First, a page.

Threat Response: Multiple Intel CPU vulnerabilities


Tuesday, 14th of May 2019 a number of new Intel CPU vulnerabilities were published. This regards three items:

  • RIDL – Rogue In Flight Data Load – discovered by researchers of the VU [1].
  • Fallout – discovered by a team of researchers from multiple universities, amongst others the KU Leuven [2].
  • ZombieLoad – discovered by researchers of Graz [3].

These vulnerabilities all work in similar ways. Intel has summarized them as Microarchitectural Data Sampling, or MDS. Most modern Intel CPUs are vulnerable.


These vulnerabilities concern so-called side-channel attacks, similar to the SPECTRE and MELTDOWNvulnerabilities of 2018. A side-channel attack is an attack where processes running on a computer can read or infer information from the CPU or the memory, by timing operations and checking for minor discrepancies. This information cannot be directly accessed. Some possible discrepancies that could be monitored are power consumption, execution times and in some cases even sound waves.

For the current set of MDS vulnerabilities, speculative execution is abused to read information that a process should not be able to read. Speculative execution is a technique used by Intel to preload data into buffers, before a process actually asked for it. The processor speculates what information might be requested. If this data is not requested after all, the buffer will be cleared and the actual information requested will be loaed instead. Because this data is faster to read than information that has not been preloaded, attackers can use timing differences to guess the contents of the buffers. In contrast to the SPECTRE and MELTDOWN vulnerabilities, these new vulnerabilities can cross so-calledsecurity boundaries. This means that in – for example – a situation with multiple virtual machines, one virtual machine can read information from another virtual machine, as long as they run on the same processor.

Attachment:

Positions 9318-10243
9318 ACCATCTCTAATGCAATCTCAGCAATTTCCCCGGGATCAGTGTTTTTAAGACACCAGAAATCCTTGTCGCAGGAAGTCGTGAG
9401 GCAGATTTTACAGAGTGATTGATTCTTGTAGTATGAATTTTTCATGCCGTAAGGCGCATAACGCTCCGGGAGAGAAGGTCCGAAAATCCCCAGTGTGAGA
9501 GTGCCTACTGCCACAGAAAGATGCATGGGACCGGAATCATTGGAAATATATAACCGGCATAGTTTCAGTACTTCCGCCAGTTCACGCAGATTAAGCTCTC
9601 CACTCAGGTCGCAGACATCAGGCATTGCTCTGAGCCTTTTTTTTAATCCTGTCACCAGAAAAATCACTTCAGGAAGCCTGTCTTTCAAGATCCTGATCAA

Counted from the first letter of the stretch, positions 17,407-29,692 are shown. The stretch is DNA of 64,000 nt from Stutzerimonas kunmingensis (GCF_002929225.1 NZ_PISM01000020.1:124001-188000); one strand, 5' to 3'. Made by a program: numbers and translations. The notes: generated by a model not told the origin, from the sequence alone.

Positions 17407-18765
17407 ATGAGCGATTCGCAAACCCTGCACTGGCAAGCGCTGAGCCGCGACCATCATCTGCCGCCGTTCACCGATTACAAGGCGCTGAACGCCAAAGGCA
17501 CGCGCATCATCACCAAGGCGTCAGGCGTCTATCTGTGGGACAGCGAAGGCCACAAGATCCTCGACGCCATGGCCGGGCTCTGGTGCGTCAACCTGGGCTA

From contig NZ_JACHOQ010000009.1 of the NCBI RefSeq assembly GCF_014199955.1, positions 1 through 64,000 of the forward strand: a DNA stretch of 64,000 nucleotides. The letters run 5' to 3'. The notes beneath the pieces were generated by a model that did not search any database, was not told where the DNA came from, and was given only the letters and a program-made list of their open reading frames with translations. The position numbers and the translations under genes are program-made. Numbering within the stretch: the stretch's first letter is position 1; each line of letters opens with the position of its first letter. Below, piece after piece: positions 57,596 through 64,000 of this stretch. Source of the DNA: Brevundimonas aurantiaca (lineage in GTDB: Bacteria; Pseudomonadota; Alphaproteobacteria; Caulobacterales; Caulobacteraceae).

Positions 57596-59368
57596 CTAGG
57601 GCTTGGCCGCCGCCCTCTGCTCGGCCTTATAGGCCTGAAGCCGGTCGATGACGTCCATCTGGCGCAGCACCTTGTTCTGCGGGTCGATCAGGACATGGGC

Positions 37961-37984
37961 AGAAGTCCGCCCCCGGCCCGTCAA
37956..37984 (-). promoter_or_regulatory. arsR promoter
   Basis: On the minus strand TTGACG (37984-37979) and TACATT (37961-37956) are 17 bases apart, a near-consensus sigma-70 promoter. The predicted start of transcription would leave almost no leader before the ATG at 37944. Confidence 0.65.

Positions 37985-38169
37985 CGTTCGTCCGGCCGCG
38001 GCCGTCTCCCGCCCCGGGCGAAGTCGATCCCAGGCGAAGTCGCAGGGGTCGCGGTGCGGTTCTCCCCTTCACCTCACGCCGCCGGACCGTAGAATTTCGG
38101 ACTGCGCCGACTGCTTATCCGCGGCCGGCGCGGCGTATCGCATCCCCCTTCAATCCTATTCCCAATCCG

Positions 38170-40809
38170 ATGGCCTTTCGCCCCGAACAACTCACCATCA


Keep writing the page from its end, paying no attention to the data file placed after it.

Attackers do not have control of what is in these buffers. They have to make use of sampling; many measurements must be taken before enough useful information is gained. An example that has been given by research is to read the encrypted password of a user; this took about 24 hours. This was while the targeted system was made to run the passwd command over and over again, so the possibility that a buffer contained information from the password shadow file was high enough.

In order for this attack to work, the attackers need to be able to execute code on the same processor as the intended victim. This can be done by e.g. running JavaScript in the browser of an intended victim, but this is also something that can occur when making use of shared hosting.

The following CVEs have been published, related to these vulnerabilities:

  • CVE-2018-12126: Microarchitectural Store Buffer Data Sampling (MSBDS) – CVSS score 6.5: Medium, Fallout
  • CVE-2018-12127: Microarchitectural Load Port Data Sampling (MLPDS) – CVSS score 6.5: Medium,  RIDL
  • CVE-2018-12130: Microarchitectural Fill Buffer Data Sampling (MFBDS) – CVSS score 6.5: Medium, RIDL en ZombieLoad
  • CVE-2019-11091: Microarchitectural Data Sampling Uncacheable Memory (MDSUM) – CVSS score 3.8: Low, RIDL


Northwave assesses the severity of these vulnerabilites as medium. Although the potential impact is quite high, the attack itself is complex to perform. Patches and mitigations are already available. For a list of impacted CPUs, please refer to Intel: [4] en [5].


Intel has, in collaboration with vendors like Microsoft, Apple and VMWare, supplied patches for these vulnerabilities. Northwave advises to install these patches. Additionally, the researchers recommend to disable Simultaneous MultiThreading (SMT), which is also known as HyperThreading. However, this will result in a performance penalty for these processors. It is important to make a proper assessment of this performance penalty before additionally disabling SMT.

An overview of information as supplied by various vendors:

If you need additional information you can call us by phone or send us an email.

E-mail: [email protected]
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[1]: RIDL paper:

[2] Fallout paper:

[3] ZombieLoad paper:

[4] Intel security advisory:

[5] List of impacted CPUs:


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